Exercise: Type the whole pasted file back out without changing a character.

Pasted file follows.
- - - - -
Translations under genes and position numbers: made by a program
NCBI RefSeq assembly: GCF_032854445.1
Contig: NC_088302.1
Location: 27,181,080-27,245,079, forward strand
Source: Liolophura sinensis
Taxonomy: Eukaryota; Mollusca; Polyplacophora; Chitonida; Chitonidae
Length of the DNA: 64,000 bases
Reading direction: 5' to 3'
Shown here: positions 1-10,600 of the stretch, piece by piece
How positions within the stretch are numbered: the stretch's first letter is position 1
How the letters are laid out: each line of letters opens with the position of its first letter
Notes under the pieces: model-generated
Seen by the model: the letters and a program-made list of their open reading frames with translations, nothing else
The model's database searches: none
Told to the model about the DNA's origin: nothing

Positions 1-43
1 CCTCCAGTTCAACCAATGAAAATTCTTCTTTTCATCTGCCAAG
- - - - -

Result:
Translations under genes and position numbers: made by a program
NCBI RefSeq assembly: GCF_032854445.1
Contig: NC_088302.1
Location: 27,181,080-27,245,079, forward strand
Source: Liolophura sinensis
Taxonomy: Eukaryota; Mollusca; Polyplacophora; Chitonida; Chitonidae
Length of the DNA: 64,000 bases
Reading direction: 5' to 3'
Shown here: positions 1-10,600 of the stretch, piece by piece
How positions within the stretch are numbered: the stretch's first letter is position 1
How the letters are laid out: each line of letters opens with the position of its first letter
Notes under the pieces: model-generated
Seen by the model: the letters and a program-made list of their open reading frames with translations, nothing else
The model's database searches: none
Told to the model about the DNA's origin: nothing

Positions 1-43
1 CCTCCAGTTCAACCAATGAAAATTCTTCTTTTCATCTGCCAAG